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Talking Turkey about Thanksgiving Rituals

22 November 2007

On Salon.com yesterday, Adam Roberts interviewed chef Dan Barber of Blue Hill restaurant in New York City. I appreciated his more laid-back attitude to sustainability, but was a little more skeptical about some of his comments about Thanksgiving and tradition.

Are there any traditional dishes you refuse to cook because they’re beneath your standards?

What’s a traditional one — like jellied beets from a can?

Or marshmallows on sweet potatoes.

Well that’s a ’70s tradition. I don’t consider that part of our heritage.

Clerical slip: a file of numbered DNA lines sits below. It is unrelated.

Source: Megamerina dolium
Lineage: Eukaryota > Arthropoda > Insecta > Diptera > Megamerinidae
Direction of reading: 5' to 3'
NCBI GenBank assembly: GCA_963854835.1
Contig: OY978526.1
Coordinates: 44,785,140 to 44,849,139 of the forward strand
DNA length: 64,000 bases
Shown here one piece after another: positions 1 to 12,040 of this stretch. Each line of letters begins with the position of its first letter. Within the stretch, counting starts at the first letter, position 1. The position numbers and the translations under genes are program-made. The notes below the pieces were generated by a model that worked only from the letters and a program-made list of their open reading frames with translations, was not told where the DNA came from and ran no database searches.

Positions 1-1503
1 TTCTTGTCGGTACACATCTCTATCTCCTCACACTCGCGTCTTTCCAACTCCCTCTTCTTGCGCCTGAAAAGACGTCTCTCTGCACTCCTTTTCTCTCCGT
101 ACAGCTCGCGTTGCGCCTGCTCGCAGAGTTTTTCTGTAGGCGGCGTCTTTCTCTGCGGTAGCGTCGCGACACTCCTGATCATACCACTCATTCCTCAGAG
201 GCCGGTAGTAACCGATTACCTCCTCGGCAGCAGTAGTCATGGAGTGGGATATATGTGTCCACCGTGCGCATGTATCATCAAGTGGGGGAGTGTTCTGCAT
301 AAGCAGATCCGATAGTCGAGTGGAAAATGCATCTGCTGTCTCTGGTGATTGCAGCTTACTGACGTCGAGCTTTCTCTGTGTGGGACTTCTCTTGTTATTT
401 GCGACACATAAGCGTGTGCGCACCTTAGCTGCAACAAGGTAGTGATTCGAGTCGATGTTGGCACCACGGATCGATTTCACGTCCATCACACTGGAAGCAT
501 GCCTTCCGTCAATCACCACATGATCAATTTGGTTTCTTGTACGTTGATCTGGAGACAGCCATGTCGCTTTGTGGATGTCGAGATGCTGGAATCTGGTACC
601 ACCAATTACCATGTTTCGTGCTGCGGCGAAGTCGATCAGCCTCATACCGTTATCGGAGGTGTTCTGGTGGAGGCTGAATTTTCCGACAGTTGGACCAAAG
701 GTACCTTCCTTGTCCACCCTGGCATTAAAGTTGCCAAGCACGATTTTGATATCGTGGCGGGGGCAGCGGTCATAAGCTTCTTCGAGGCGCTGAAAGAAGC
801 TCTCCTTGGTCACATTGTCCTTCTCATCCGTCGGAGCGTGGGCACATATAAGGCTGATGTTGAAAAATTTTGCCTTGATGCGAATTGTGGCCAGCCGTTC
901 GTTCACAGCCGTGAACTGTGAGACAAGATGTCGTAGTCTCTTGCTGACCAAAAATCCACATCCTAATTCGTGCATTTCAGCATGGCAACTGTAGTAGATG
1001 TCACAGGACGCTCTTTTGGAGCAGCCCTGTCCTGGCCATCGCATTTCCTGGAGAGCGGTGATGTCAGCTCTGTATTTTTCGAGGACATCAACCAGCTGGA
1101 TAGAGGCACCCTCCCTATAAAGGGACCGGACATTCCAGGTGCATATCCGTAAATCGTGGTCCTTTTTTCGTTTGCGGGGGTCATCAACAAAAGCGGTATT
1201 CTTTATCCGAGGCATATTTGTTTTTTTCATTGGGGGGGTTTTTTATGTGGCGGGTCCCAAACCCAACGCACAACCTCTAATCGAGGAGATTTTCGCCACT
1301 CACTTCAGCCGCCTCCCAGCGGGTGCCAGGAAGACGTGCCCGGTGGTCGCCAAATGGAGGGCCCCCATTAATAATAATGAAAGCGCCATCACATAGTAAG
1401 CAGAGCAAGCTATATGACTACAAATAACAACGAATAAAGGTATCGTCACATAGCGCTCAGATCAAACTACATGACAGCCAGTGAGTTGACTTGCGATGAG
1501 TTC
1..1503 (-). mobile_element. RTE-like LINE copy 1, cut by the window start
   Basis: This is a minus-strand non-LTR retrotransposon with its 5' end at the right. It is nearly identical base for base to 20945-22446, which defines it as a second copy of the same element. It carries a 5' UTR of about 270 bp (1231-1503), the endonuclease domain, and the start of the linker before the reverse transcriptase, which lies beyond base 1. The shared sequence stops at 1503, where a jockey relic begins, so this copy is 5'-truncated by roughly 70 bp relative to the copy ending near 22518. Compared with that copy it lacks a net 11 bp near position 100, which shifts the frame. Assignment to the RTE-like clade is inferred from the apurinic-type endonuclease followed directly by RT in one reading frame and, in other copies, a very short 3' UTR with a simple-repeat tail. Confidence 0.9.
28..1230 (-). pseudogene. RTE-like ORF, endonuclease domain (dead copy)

But a lot of people do it.

A lot of people are misguided. That’s a 1975 sort of invention — or ’65.

It makes me wonder what dishes Barber does consider traditional. Turkey, obviously, since he gives advice on buying heirloom breed turkeys for your Thanksgiving dinner. Pumpkin pie? Green beans? Just how old must a tradition be to be legitimate?

The Thanksgiving holiday as we know it dates from the Civil War era, and it’s likely that the inclusion of turkey in the holiday meal dates from about the same time. Accounts of Puritan feasts describe meals that don’t anything like today’s Thanksgiving dinners: fish, roasted meats, cauliflower, syllabub, sugared almonds and chocolate.

So, go ahead and object to marshmallows on sweet potatoes because you don’t like marshmallows, or because you think they’re full of unhealthy ingredients. The argument that they’re too new an innovation to be legitimately traditional seems specious to me.

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